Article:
I just got back from nearly a month of traveling. I first went to Johannesburg and Cape Town for the South African Jesters’ fiftieth anniversary celebrations. Most the squash we played was softball doubles. In Joburg we even had the coincidence of having all four of the inventors of the game (in 1986 in England) on hand. There are now about ten softball doubles courts in South Africa, including a spanking-new four courts at the Country Club Johannesburg, and the game is catching on.
Hiddy Jahan came to one of the Jester parties. Jahan, the great Lahore-raised, London-based pro who reached a British Open final (in 1982, losing 9-2, 10-9, 9-3 to Jahangir), was in South Africa to play in Nicky Oppenheimer’s annual doubles tournament. It was a bit ironic, considering that Pakistan squash suspended Jahan for two and a half years after he went to apartheid South Africa in the mid-70s.
I was then in London and caught some of Sky TV’s late-night coverage of the quarters of the Canary Wharf tournament. It was pretty spectacular for an American: great interviews (story-lines established by guys like Peter Nicol); production (clear views); fresh (just two weeks old) and long (a full hour). So even if it started at 11pm, it still said, very clearly, that squash is television ready, that the small court is not a permanent hindrance to gripping idiot-box drama. Of course, it helped having some drama that night, with Willstrop beating his longtime stablemate Beachill for the first time in thirteen attempts, after being 2-1 down.
For all the caterwauling about the cons of the Trinity squash dynasty, one thing is for sure: college squash is growing and Trinity is partially to blame. Fifty-two men’s teams earned College Squash Association rankings (forty-one came to the men’s nationals) and thirty-two women’s teams came to the Howe Cup women’s nationals. These numbers are up nearly fifty percent from the hardball days fifteen years ago. There are a dozen good reasons for this, but certainly the higher standard of play and the attention Trinity receives has not hurt.
Under John Power, my alma mater, Dartmouth, came in eighth this year. For all those who bemoaned the lack of Americans on Trinity’s roster (none in the top nine), take note: all fourteen men on the Big Green varsity roster came from North America (including three from Canada and one from Bermuda). Power had a new assistant coach this year, Glen Wilson from New Zealand, who I first met at the 2002 Commonwealth Games in Manchester where he earned a gold medal in mixed softball doubles. Dartmouth said goodbye to former assistant David Heath, who had survived three bachelor winters up in Hanover. Heath moved to coach the national team of the greatest, per-square-mile squash country in the world: Liechtenstein.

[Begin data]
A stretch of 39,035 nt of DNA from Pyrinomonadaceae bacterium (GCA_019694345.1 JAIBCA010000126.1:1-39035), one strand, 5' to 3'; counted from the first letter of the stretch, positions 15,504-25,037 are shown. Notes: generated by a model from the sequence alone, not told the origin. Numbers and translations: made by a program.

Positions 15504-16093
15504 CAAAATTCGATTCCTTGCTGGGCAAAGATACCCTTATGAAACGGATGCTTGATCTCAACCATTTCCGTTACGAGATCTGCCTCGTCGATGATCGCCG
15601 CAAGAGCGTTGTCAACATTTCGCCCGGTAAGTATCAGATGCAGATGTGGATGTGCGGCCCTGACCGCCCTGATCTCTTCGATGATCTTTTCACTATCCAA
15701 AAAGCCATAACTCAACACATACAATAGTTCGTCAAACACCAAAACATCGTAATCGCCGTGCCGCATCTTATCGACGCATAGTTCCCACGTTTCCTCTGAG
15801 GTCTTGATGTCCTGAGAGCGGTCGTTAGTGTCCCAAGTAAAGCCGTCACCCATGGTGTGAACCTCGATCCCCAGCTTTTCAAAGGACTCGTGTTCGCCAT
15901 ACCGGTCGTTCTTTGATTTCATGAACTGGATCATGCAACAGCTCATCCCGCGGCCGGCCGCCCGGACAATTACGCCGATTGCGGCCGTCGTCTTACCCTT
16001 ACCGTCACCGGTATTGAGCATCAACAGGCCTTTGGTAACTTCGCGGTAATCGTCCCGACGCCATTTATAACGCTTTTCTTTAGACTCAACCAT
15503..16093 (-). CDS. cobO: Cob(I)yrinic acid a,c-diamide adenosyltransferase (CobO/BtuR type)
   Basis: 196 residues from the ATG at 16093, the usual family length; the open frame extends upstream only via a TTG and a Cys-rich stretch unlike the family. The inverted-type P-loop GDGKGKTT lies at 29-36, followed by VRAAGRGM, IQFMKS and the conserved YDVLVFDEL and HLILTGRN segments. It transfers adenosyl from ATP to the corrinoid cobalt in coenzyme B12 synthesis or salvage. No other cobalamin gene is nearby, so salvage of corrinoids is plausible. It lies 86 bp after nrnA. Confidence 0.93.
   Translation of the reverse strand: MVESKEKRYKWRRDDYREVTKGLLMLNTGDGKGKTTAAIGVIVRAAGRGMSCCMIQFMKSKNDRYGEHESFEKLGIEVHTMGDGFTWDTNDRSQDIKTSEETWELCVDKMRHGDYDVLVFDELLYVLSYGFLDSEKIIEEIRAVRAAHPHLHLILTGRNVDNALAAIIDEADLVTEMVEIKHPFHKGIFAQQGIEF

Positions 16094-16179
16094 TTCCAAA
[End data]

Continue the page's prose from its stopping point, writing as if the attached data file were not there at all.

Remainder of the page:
Heath reports that there are five squash courts and one hundred and fifty players among the country’s thirty-five thousand citizens. He plays in the Swiss national league and says that after soccer, squash is one of the most popular sports in Liechtenstein and so articles often appear in the two national daily newspapers. Add in the hiking and skiing and the only thing that bothers Heath about life in the tiny Alpine principality is the scary fact that women only got the right to vote there in 1984.
CAN YOU KAZOO?
Earlier this year, Barbara Stewart appeared on Martha Stewart’s television show to play the kazoo. It was on her self-proclaimed National Kazoo Day. Stewart has been on with Conan O’Brien and the Tonight Show. She is campaigning to make the kazoo the national instrument. She leads the Kazoophony band. She flogs her book that came out last fall, The Complete How To Kazoo User’s Guide & Practitioner’s Manual (“Lesson #1: Hum, don’t blow.”) and her special tee-shirts on her website.
It is all hummingly over the top. The last time we bumped into Stewart, she was one of the founders of junior squash in the 1970s. From her home in Rochester, she helped create the USSRA’s junior committee and start the national girls’ championships in 1977. (She even claims that there were national girls championships before the first official one in 1977; anyone have something to add?) Stewart later worked on a project with Hashim Khan, trying to make a sequel to his classic 1967 tome Squash Racquets: The Khan Game. Stewart’s book and website are very cheeky; she mentions kazooing on a skidoo and while doing yoga, but she sadly does not refer to the true craft of kazooing while playing squash.